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      Effect of Gentamicin and Levels of Ambient Sound on Hearing Screening Outcomes in the Neonatal Intensive Care Unit: A Pilot Study

      , PhD a , , MD a , , MD b , c , , BS c , , AuD a , , MPH a , , AuD c , , AuD c , , MD a , , RN d , , BS d , , MD b , , MD b , , MD b , c , , BS d , , MS e , , MD a , , MD f , , PhD a , c

      International journal of pediatric otorhinolaryngology

      Sound pressure levels, ambient sound level, gentamicin, neonate, aminoglycosides, acoustic trauma, hearing loss, neonatal intensive care, critical care, newborn hearing screen

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          Hearing loss rates in infants admitted to neonatal intensive care units (NICU) run at 2–15%, compared to 0.3% in full-term births. The etiology of this difference remains poorly understood. We examined whether the level of ambient sound and/or cumulative gentamicin (an aminoglycoside) exposure affect NICU hearing screening results, as either exposure can cause acquired, permanent hearing loss. We hypothesized that higher levels of ambient sound in the NICU, and/or gentamicin dosing, increase the risk of referral on the distortion product otoacoustic emission (DPOAE) assessments and/or automated auditory brainstem response (AABR) screens.


          This was a prospective pilot outcomes study of 82 infants (<37 weeks gestational age) admitted to the NICU at Oregon Health & Science University. An ER-200D sound pressure level dosimeter was used to collect daily sound exposure in the NICU for each neonate. Gentamicin dosing was also calculated for each infant, including the total daily dose based on body mass (mg/kg/day), as well as the total number of treatment days. DPOAE and AABR assessments were conducted prior to discharge to evaluate hearing status. Exclusion criteria included congenital infections associated with hearing loss, and congenital craniofacial or otologic abnormalities.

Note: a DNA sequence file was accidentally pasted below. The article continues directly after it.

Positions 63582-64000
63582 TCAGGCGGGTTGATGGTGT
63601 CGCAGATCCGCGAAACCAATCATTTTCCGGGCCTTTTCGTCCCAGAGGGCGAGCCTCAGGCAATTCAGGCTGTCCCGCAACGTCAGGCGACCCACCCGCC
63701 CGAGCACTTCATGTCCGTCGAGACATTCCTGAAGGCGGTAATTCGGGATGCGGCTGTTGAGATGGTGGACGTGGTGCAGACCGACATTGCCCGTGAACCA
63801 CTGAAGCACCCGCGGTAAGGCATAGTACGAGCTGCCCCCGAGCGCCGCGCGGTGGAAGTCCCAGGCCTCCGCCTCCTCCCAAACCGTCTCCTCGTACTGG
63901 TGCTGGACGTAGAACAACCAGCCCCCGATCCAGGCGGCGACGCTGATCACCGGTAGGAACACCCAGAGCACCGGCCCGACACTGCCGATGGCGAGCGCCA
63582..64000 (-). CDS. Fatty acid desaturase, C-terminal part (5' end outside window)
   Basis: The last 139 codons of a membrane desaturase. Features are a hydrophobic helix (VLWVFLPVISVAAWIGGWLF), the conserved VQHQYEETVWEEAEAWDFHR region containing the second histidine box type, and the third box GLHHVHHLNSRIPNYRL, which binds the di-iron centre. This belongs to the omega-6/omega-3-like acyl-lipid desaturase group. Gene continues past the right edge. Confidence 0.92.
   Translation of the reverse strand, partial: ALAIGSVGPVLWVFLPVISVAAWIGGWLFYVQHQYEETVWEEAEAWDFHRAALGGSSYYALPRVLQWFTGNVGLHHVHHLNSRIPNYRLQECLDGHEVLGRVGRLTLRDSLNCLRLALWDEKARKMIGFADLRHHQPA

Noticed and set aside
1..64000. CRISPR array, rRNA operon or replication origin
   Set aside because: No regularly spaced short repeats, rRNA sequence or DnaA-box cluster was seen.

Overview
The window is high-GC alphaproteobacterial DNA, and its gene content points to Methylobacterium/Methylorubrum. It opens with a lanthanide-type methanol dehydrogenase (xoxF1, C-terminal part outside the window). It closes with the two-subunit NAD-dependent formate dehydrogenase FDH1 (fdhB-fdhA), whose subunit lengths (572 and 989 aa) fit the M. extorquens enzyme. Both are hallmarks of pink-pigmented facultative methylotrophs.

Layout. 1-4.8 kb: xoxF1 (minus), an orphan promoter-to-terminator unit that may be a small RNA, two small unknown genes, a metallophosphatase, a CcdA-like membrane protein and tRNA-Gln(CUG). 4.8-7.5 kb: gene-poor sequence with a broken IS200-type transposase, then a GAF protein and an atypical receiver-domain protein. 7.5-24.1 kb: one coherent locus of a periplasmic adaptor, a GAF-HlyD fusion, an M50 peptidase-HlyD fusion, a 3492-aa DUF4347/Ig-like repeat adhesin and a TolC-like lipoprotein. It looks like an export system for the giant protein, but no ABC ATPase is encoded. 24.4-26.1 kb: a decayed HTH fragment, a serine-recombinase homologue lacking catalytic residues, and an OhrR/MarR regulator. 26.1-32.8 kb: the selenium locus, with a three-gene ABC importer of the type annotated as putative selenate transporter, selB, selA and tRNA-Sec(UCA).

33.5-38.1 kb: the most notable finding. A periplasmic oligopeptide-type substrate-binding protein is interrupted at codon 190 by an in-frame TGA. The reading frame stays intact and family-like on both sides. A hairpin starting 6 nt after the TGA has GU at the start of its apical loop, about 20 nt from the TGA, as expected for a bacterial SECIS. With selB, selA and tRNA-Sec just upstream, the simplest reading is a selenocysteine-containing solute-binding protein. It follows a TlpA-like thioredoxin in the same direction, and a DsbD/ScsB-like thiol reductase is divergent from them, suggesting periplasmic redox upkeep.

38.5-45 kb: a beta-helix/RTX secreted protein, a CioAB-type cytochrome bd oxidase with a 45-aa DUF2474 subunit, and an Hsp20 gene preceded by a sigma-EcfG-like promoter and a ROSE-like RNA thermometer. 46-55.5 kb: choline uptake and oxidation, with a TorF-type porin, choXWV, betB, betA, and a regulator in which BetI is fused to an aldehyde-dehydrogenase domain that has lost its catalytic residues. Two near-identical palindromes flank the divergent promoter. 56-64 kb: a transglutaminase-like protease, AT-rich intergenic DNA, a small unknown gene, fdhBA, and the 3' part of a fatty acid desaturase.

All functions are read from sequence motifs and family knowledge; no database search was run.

The mean level of ambient sound was 62.9 dBA (range 51.8–70.6 dBA), greatly exceeding American Academy of Pediatrics (AAP) recommendation of <45.0 dBA. More than 80% of subjects received gentamicin treatment. The referral rate for (i) AABRs, (frequency range: ~1000–4000 Hz), was 5%; (ii) DPOAEs with a broad F2 frequency range (2063–10031 Hz) was 39%; (iii) DPOAEs with a low-frequency F2 range (<4172 Hz) was 29%, and (iv) DPOAEs with a high-frequency F2 range (>4172 Hz) was 44%. DPOAE referrals were significantly greater for infants receiving >2 days of gentamicin dosing compared to fewer doses (p= 0.004). The effect of sound exposure and gentamicin treatment on hearing could not be determined due to the low number of NICU infants without gentamicin exposure (for control comparisons).


          All infants were exposed to higher levels of ambient sound that substantially exceed AAP guidelines. More referrals were generated by DPOAE assessments than with AABR screens, with significantly more DPOAE referrals with a high-frequency F2 range, consistent with sound- and/or gentamicin-induced cochlear dysfunction. Adding higher frequency DPOAE assessments to existing NICU hearing screening protocols could better identify at-risk infants to be referred for diagnostic evaluation.

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          Author and article information

          Int J Pediatr Otorhinolaryngol
          Int. J. Pediatr. Otorhinolaryngol.
          International journal of pediatric otorhinolaryngology
          1 April 2017
          21 March 2017
          June 2017
          01 June 2018
          : 97
          : 42-50
          [a ]Department of Otolaryngology, Oregon Health & Science University, Portland, Oregon
          [b ]School of Medicine, Oregon Health & Science University, Portland, Oregon
          [c ]Oregon Hearing Research Center, Oregon Health & Science University, Portland, Oregon
          [d ]Oregon Clinical and Translational Research Institute, Oregon Health & Science University, Portland, Oregon
          [e ]Child Development and Research Center, Oregon Health & Science University, Portland, Oregon
          [f ]Department of Neonatology, Oregon Health & Science University, Portland, Oregon
          Author notes
          Address correspondence to: Peter S. Steyger, Oregon Hearing Research Center, Department of Otolaryngology, Oregon Health & Science University, 3181 SW Sam Jackson Park Road, Portland OR, 97239; steygerp@ 123456ohsu.edu ; 503-494-1062

          Joint first authors

          PMC5439527 PMC5439527 5439527 nihpa864852


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